Food for thought on Shoulder and Wrist Mobility— We’ve been getting some comments about wrist pain from the increased volume of HS work, especially from those of you following both Connectivity and The Way. I consulted with my favorite doctor who specializes in treating both gymnasts and exercisers.
Wrist Mobility in CrossFit Gymnastic Movements
When performing gymnastics skills, the wrist is often subjected to both compression, and extension forces, occasionally resulting in injury. Thoracic spine, shoulder, elbow and wrist mobility, should all be considered priority, in order to successfully decrease stress and pain in the wrist. The reason being that, unless you suffer from a FOOSH injury, you are probably feeling the effects of the cumulative trauma that results from poor flexibility, throughout the upper body.
About the Wrist
The wrist consists of the interaction between your distal radius and ulna, and eight tiny carpal bones. Your wrist has the ability to flex, extend, and deviate to your radius, and your ulna. The muscles of the wrist are unique because the majority of them don’t even attach to the wrist. Instead, they attach around the elbow to form your common extensor and flexor tendons. This is exactly why you can not just focus on the wrist when mobilizing for gymnastics skills. The three main injuries involving the wrist include: medial and lateral epicondylitis, as well as de Quervain syndrome, with only the last condition mainly being felt in the wrist.
The Best Way to Mobilize for Wrist Pain
Honestly, the best way to mobilize for wrist pain is to mobilize your t-spine, and shoulders. Clinically, I find that the majority of wrist injuries in Crossfit are the result of compensation for poor mobility elsewhere. If you can not extend enough at your spine or shoulders, or if your elbows are too tight, and keep bending, your wrist will have to hyperextend to finish the movement. The following are my favorite mobility exercises, in the order that they should be performed. Spend 15 minutes a day on steps one and two, and get comfortable with being a little uncomfortable. Focus on areas that feel like they need it most, but do not cherry pick.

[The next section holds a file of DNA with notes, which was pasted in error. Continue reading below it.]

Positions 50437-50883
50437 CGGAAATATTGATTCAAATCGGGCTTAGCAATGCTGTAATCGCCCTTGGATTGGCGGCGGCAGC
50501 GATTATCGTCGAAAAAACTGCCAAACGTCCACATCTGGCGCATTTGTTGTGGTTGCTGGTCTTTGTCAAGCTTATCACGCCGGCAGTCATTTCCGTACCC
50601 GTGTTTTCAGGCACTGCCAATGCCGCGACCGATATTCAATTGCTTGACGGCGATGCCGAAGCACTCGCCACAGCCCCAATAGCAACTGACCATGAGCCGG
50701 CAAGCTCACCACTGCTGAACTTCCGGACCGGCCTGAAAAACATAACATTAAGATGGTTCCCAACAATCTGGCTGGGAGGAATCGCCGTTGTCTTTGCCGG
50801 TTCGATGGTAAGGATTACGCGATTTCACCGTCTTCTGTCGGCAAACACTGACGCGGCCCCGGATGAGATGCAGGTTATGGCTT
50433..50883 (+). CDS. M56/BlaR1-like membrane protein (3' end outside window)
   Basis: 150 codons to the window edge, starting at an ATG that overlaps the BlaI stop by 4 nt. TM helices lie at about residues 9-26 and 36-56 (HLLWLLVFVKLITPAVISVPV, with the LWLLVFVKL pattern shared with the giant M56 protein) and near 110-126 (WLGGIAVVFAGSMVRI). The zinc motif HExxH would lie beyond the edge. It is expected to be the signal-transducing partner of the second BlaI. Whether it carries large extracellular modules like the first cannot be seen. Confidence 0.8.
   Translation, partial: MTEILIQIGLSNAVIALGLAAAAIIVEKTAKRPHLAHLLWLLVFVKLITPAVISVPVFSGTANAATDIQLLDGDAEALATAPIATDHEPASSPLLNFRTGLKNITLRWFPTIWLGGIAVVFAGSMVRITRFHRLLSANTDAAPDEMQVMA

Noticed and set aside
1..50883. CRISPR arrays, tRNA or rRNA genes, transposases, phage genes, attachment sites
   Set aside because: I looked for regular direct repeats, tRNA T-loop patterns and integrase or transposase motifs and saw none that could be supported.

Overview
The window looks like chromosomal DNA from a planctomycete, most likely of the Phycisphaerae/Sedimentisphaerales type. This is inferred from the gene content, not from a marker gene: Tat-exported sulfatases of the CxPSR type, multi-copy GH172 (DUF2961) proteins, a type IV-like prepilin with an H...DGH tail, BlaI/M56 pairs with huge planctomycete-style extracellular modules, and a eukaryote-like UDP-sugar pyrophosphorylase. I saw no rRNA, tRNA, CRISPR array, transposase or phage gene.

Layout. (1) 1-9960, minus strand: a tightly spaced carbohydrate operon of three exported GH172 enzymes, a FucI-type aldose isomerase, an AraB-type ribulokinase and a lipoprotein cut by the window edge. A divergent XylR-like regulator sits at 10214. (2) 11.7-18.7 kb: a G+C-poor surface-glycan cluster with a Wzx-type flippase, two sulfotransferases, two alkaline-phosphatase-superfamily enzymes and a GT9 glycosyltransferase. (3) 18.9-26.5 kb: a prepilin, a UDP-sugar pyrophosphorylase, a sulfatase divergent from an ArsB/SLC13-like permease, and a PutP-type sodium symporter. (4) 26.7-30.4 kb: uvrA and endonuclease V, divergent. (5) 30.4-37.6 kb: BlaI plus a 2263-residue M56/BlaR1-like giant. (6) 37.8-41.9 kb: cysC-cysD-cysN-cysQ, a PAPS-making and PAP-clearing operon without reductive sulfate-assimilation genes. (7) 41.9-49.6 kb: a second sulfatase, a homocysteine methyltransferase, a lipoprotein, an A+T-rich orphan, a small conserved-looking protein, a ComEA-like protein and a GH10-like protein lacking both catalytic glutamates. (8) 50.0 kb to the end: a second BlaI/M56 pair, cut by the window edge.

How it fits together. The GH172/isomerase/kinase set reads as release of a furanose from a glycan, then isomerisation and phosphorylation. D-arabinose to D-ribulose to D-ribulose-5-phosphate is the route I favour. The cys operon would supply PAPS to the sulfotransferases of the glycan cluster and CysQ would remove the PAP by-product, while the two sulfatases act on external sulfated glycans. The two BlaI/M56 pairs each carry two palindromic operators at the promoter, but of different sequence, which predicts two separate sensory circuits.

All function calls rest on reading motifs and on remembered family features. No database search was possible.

1. Smash: T-Spine, lats, biceps, and forearms. You can do this with a foam roller, lacrosse ball, and any object that you are willing to safely dig in to.
2. Stretch: Pecs, lats, forearms. You can do this with a band, a door or a partner. Hold each stretch for at least 30 seconds.
3. Progressions: Follow outlaw connectivity to know the proper progressions for each movement.
A complete list of exercises with pictures can be found on my website. Please feel free to contact me with any questions through the website.
Dr John Giacalone Jr